Wills and Powers of Attorney
Wills and Powers of Attorney must be completed to suit the client’s needs
To ensure that the client’s wills and powers of attorney are completed to properly reflect the best interest of the client, Howard Nightingale Professional Corporation provides a clear and comprehensive workflow for our clients.
The initial phase consists of meeting with the client, reviewing pertinent affairs and existing documents, and providing helpful knowledge and advice to the client while obtaining necessary information and directions from the client.
The second phase, drawing up the documents, is when the client’s directions and instructions are translated into the appropriate and required documents.
The final phase is to meet with the client to review the documents, and upon finalization, to attend on their signing. For more detail, please read below:
- Meet with clients who are making their first wills and/or powers of attorney and enquiring about estate planning. Provide explanations of the various options available and undertake a general review of the client’s affairs to date. Provide information enabling the client to make effective decisions.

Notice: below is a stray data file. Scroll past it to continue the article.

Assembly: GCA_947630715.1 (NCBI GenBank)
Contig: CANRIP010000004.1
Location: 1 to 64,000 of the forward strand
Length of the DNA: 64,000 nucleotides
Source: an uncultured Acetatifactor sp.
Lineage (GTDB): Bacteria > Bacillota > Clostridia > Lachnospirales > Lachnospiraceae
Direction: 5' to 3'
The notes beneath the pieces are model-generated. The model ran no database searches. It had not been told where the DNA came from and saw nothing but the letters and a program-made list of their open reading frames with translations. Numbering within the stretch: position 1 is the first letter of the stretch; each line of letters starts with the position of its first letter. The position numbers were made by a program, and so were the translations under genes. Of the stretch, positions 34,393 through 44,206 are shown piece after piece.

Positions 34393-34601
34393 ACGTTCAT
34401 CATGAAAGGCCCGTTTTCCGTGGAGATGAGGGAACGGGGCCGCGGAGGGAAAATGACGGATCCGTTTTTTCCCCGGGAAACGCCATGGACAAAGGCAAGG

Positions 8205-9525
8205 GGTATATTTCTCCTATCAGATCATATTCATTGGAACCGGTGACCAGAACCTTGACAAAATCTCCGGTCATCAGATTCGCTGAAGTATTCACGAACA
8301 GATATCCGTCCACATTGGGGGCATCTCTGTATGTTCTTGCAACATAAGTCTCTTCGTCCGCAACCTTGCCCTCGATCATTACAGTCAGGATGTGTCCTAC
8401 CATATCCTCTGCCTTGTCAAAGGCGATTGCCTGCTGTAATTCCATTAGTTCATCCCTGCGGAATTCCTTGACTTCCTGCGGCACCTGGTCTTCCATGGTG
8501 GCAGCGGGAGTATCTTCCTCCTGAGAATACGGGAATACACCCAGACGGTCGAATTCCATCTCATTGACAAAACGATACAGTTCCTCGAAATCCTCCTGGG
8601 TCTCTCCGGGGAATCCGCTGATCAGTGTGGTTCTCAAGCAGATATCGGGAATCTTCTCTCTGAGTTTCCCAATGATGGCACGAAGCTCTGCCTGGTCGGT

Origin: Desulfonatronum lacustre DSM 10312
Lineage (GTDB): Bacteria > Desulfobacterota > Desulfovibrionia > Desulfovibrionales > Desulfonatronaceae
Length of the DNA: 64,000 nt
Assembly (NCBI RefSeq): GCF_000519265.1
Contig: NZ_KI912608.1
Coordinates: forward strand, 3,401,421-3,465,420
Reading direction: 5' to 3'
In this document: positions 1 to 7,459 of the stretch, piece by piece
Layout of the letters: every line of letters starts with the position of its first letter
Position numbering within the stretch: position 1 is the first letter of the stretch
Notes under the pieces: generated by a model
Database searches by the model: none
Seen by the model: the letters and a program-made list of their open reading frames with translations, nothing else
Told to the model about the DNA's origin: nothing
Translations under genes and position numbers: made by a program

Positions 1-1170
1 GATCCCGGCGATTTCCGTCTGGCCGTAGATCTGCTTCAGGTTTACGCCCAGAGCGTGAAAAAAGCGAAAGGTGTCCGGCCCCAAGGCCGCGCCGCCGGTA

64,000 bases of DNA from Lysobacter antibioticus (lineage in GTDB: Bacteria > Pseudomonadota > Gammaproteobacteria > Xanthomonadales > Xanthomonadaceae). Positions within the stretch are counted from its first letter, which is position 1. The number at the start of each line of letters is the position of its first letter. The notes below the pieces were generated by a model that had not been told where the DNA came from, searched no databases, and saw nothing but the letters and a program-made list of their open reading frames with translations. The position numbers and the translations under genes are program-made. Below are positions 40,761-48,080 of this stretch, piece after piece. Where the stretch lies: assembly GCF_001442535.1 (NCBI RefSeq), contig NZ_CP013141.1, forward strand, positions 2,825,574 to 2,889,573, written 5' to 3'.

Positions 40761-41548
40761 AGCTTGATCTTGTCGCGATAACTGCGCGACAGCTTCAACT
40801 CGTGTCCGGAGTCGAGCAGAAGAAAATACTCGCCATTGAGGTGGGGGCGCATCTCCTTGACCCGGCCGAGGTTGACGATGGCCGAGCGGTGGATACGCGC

- Undertake a general review of the affairs of the client who has previously established a will, powers of attorney, estate planning, trust instruments or other such documentation.
- Arrange a follow-up meeting with clients to discuss the review.
- Provide advice for the drafting of the instruments and obtain any additional information required to draw up the documents.
- For established wills, Howard Nightingale will draw up the codicils (amendments) or replacement documents as required. Codicils are useful when there are small changes to an existing will, such as altering the designated executor. However, a number of amendments can complicate the document to the point where Howard Nightingale Professional Corporation might advise drawing up a new will in order to clarify and better protect the client’s wishes.
- Draw up the will or codicil, or powers of attorney for property decisions or personal care decisions, and any trust instruments, as part of estate planning.
- Presentation and attending on signing.